Overall, mastery goals promote more healthy behaviors compared with performance goals, so it’s wise to prioritize them to stay on track with your career plan. If you notice comparing yourself with others regularly, and sometimes even obsessively, tune into a mastery orientation instead, which will enable more functional behaviors to surface.

5) Re-evaluate your plan

No matter how well-defined your career goals are, you’ll always be bound to challenges and setbacks. However, if you’re open to changes and new ideas, you could grab relevant opportunities, sometimes bigger than the ones you had hoped for, even if they were not fully planned. Feel free to explore new ways of reaching your end goal by using resources you currently have, such as your soft skills or network, or by seeking accessible ones.

Before tweaking your plan, remind yourself of the purpose that drives your career goal and figure out new ways to approach it. You can then run a brainstorming session to observe your goals through a different lens. To achieve that, you should temporarily detach from your existing plan and think of new patterns, which match the current circumstances. For example, you can reach out to a new colleague that you trust for feedback, who has more experience in your field. Once you’ve found your alternatives, we encourage you to redefine your goals in writing, to track them more easily in the long run, using the frameworks we’ve previously discussed.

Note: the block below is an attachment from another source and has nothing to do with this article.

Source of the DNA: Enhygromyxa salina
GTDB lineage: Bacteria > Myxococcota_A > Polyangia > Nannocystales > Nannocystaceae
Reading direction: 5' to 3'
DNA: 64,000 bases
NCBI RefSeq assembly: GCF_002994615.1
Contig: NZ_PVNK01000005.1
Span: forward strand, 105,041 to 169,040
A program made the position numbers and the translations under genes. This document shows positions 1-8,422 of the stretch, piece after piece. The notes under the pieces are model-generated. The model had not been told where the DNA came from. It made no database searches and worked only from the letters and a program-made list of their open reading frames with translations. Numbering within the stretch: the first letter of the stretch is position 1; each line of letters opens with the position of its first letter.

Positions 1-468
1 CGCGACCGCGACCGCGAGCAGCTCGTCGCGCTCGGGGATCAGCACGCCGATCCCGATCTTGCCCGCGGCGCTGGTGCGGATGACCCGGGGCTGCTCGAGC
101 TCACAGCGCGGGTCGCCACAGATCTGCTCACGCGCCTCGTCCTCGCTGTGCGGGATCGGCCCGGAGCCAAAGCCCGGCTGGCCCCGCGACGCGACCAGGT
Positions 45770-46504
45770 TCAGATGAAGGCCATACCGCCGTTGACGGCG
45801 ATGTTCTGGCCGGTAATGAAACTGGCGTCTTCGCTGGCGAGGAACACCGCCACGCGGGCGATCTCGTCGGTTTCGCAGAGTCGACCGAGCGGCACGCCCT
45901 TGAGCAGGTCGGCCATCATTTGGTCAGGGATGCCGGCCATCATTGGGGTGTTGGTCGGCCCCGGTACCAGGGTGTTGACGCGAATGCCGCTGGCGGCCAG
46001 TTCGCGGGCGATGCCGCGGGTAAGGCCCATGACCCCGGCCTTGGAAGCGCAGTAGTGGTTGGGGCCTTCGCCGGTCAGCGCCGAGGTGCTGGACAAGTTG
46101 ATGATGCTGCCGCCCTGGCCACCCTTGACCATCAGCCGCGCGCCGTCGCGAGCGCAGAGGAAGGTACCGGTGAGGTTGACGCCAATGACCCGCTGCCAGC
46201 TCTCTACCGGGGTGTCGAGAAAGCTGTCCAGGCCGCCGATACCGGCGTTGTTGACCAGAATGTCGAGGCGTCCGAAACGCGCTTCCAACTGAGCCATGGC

6) Embrace a growth mindset